We are happy to share the Intermediate Note of Task 3.1, “Evolution of RN threats”, a new project release.
The Intermediate Note is an internal preliminary contribution to INCLUDING activities, and it will feed into the official Deliverable, D3.1 “Evolution of RN threats” due at M56. This analysis will focus on RN unconventional threats and how they are evolving, by investigating the trends which are likely to characterise radiological and nuclear (RN) events that might be conducted by criminal or terrorist actors in the future. By examining cases that have occurred in the past, the Note tries to assess the types of threats that continue to represent a risk today and might continue do so in the upcoming years. Accordingly, the Note also aims to provide inputs to Task 3.2 and Task 3.3, with the inclusion of some preliminary findings related to main strengths and weaknesses of the management of RN events.
The first part of the document is an overview of past RN events. More specifically, it takes into consideration cases that saw the involvement of RN material in the past few years. The analysis ranges from smuggling activities, such as the illicit trafficking of nuclear material that was recently discovered in Vienna (December 2019), to sabotage of nuclear facilities, like the attempted sabotage of the Doel Nuclear Power Station (August 2014).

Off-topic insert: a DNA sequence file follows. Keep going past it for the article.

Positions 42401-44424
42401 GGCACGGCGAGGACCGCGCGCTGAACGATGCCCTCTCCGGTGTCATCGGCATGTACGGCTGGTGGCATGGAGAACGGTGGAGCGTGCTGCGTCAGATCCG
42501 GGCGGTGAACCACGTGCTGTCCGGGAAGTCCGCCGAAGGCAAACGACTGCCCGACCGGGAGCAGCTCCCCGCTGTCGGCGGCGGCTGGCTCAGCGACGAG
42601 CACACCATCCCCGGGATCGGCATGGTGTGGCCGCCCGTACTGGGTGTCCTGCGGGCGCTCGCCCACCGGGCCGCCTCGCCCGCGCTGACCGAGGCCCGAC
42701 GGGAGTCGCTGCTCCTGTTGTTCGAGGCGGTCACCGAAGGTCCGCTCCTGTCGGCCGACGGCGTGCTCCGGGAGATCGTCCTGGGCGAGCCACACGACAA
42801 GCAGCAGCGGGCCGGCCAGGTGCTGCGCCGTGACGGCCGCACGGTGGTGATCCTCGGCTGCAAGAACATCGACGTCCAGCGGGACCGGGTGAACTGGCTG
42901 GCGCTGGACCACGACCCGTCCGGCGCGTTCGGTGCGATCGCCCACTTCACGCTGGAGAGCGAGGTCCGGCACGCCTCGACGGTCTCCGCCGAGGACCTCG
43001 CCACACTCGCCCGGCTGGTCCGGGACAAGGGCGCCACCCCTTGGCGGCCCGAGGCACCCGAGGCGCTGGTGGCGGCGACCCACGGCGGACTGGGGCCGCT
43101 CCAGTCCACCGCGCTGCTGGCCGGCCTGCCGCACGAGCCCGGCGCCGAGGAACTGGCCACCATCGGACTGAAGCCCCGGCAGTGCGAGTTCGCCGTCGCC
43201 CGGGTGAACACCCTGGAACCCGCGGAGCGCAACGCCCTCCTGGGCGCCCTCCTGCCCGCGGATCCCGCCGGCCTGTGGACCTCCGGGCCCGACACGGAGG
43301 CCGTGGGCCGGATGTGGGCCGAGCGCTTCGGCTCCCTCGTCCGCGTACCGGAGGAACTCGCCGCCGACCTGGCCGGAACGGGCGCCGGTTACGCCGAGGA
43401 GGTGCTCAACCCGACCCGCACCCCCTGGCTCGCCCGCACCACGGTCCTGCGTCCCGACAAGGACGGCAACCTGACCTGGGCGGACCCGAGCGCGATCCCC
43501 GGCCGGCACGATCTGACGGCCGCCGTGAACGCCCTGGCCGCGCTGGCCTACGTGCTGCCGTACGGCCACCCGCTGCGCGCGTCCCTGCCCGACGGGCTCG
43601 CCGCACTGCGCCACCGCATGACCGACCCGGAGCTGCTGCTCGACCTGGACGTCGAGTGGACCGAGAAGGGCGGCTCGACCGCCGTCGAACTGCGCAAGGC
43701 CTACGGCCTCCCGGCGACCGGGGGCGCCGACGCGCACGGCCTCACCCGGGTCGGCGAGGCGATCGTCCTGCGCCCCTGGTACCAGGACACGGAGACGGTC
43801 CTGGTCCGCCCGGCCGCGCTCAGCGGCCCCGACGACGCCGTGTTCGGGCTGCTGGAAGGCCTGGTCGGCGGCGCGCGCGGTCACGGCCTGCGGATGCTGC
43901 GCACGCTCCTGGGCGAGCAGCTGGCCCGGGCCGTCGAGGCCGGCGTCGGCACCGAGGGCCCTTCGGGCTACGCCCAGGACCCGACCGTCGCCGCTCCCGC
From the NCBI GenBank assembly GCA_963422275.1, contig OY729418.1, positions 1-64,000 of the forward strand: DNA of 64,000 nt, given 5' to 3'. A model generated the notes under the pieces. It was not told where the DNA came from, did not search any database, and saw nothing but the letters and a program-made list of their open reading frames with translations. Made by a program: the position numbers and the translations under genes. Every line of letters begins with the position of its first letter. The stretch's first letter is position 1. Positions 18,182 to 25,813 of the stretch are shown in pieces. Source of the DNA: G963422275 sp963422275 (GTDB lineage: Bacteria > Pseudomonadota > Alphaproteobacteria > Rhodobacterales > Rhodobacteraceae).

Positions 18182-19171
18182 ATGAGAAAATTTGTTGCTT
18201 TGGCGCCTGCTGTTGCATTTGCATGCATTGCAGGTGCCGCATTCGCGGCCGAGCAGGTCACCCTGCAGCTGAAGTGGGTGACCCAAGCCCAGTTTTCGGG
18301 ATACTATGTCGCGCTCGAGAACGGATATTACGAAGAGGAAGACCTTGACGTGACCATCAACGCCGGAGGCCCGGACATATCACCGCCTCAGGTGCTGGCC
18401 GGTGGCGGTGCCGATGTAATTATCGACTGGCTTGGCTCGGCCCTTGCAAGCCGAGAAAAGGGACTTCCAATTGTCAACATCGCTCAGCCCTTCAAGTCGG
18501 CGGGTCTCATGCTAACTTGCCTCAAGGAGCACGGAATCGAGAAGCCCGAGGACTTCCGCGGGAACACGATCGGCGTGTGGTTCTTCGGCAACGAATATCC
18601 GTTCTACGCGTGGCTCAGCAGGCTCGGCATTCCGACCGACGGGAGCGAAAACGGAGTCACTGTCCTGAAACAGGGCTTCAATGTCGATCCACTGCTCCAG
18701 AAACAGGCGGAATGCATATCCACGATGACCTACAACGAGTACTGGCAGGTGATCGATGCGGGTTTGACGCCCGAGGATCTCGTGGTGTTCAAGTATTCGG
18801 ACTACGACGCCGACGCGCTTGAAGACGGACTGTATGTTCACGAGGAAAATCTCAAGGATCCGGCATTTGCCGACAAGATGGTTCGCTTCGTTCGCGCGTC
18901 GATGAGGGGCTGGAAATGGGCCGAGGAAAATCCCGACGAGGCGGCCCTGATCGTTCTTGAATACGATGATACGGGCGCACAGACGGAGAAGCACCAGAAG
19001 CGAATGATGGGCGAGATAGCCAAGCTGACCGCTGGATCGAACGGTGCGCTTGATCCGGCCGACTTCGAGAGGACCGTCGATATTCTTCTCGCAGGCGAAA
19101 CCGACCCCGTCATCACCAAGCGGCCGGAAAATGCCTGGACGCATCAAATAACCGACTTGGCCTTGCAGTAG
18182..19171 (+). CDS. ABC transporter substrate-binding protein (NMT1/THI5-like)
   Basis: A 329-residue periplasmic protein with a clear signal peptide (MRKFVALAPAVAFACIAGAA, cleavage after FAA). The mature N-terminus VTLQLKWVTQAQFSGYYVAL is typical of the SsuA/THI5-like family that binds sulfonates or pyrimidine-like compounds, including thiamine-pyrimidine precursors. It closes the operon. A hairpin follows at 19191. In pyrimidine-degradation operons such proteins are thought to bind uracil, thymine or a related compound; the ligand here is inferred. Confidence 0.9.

Building upon the past events, the report outlines the evolution of RN events conducted by criminal or terrorist networks. Four types of dangerous activities involving RN material are identified as most likely to pose future threats – the smuggling of RN material, cyber-attacks to nuclear facilities, sabotage of nuclear installations or other facilities hosting RN material, and construction and employment of RN crude devices. New technologies, such as unmanned aerial systems (UASs) could have an impact on the development of future threats and are taken into consideration in the analysis. After having delineated such threats, some space is dedicated to an assessment of the perception of the community of RN experts on the matter.
A final section briefly introduces a selection of existing weaknesses in the training activities meant to instruct those involved in RN emergencies. On this issue, special attention is given to the importance of effective collaboration between the civil and the military sectors.
You can find the full document here:
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